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Roller bearings enable better tube transport

Roller bearings enable better tube transport

In one material handling application, compact roller bearings help put heavy pipes in their place.

Pines Technology, Westlake, Ohio, makes computer numerical control (CNC) tube benders for power generation, ship building, and heavy truck industries that cold bend pipe up to 14 in. in diameter, and hot (induction) bend pipe up to 48 in. The linear-guide carriages that move the pipe for bending carry pipe (to 1,450 lb) that exerts large moments (60,000 ft./lb of torque) on the carriage as it rotates lengths up to 8 m long.

85-mm profile rail guides with ball bearings originally used on Pines Technology's CNC-150 bending machine were robust but expensive and bulky. On subsequent versions of the CNC-150 and newer CNC-250, Pines switched to 65-mm 500 Series Thomson Roller linear guides, manufactured by Thomson Industries Inc., Wood Dale, Ill. The bearings have a dynamic load carrying capacity that's similar to that of the larger ball bearings — 295,000 N — but the former cost 30% less and are stock. The new guides also weigh 36% less than the old 85-mm profile rail guides, reducing overall machine weight.

How the pipe loader works

First, pipe is manually placed onto a bending machine's loader. Arms lower the material onto powered supports that feed each piece through a carriage. A laser identifies material ends and this information is used by controls to position it at the start of the bending process. The carriage then moves the part into position to be bent, and finally releases the part.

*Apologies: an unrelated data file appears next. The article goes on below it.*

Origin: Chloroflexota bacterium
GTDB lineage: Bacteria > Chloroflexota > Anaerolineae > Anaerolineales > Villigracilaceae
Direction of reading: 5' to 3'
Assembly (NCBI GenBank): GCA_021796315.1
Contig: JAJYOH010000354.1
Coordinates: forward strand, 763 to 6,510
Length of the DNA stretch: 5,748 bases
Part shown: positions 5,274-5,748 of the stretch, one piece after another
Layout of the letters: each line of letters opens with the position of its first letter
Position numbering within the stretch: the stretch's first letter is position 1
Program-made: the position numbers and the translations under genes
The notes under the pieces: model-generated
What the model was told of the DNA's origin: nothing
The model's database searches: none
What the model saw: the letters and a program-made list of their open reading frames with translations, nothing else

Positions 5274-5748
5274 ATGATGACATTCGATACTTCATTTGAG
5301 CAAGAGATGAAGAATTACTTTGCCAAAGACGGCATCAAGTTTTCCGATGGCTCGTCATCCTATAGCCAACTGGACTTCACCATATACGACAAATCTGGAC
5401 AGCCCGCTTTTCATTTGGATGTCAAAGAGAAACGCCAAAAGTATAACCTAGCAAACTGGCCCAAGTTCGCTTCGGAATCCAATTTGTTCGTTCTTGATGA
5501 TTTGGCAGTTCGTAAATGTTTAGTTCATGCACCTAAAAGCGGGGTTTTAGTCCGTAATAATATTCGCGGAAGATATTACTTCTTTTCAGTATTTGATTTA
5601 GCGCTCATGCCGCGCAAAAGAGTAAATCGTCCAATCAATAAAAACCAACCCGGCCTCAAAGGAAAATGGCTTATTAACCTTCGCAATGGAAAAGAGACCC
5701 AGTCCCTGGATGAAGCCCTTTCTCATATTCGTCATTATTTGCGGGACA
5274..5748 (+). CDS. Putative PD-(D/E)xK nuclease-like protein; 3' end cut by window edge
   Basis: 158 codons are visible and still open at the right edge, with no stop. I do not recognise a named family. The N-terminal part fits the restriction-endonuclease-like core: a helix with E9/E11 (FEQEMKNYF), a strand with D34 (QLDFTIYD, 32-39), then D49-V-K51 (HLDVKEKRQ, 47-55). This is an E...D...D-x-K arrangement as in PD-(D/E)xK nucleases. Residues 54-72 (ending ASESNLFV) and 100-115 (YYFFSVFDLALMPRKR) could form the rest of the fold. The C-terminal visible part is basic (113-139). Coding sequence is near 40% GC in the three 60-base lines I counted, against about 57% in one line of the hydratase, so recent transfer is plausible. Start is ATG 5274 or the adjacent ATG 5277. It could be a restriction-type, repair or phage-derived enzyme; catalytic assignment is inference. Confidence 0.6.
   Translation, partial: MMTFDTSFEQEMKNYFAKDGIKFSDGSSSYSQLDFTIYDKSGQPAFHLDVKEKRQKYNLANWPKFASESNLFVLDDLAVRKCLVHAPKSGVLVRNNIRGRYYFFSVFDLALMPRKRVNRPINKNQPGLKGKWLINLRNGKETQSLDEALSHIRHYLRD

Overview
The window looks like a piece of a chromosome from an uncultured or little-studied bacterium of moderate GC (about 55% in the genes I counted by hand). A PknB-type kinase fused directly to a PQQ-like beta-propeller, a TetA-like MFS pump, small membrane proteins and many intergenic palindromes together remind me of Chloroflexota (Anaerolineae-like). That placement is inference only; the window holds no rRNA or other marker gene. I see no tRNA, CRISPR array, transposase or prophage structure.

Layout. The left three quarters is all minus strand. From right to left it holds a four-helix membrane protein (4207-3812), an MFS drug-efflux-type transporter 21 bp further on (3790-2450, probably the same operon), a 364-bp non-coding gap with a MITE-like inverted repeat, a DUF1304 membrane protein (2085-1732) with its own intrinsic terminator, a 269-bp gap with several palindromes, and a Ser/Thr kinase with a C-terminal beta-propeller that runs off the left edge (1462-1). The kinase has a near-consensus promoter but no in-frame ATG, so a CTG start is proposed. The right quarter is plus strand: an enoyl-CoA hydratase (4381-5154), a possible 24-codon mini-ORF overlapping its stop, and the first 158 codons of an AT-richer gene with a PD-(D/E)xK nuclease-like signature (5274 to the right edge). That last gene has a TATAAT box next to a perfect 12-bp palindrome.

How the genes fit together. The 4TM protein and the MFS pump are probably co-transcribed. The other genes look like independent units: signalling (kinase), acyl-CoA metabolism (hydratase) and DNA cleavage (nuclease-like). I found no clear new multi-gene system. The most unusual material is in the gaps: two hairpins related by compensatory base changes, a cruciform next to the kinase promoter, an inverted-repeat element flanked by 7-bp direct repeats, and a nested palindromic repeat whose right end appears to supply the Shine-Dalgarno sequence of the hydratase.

During bending, the tube is locked against a bend die by a clamp die. Then a pressure die contacts the tube's outside-diameter surface with a fixed load. Once the pressure die is locked, it travels with the part during the entire bending process.

Next, a swing arm rotates to bend the tube; booster force is used to apply a positive push to the pipe being bent to minimize distortion of the cross-section and reduce the amount of wall thinning along the outer radii of bends.

When the bend is completed, the carriage grips the pipe again and moves it to the next bend position. Here, the bearings must handle another load dynamic, during rotations between each bend.

“Our first customer for the CNC-150 machines had problems with another supplier's bending machines due to failures in the carriage bearings,” says Daniel Auger, Director of Engineering at Pines Technology. “We carefully selected 85-mm ball bearings for early versions of our CNC-150 machine and their performance was good, although cost was high. Later, we explored alternatives, including Thomson 500 Series roller profile linear guides.”

“The 65-mm 500 Series roller linear guide provides a similar load rating as the 85-mm diameter ball linear guide that we used on the first few machines, but at half the cost. We have used the 500 Series on all subsequent CNC-150 and CNC-250 machines and they have performed without failures or maintenance issues,” Auger concludes.

This application's details are provided by John Johnson of Thomson Industries Inc. For more information, call (540) 633-3549 or visit

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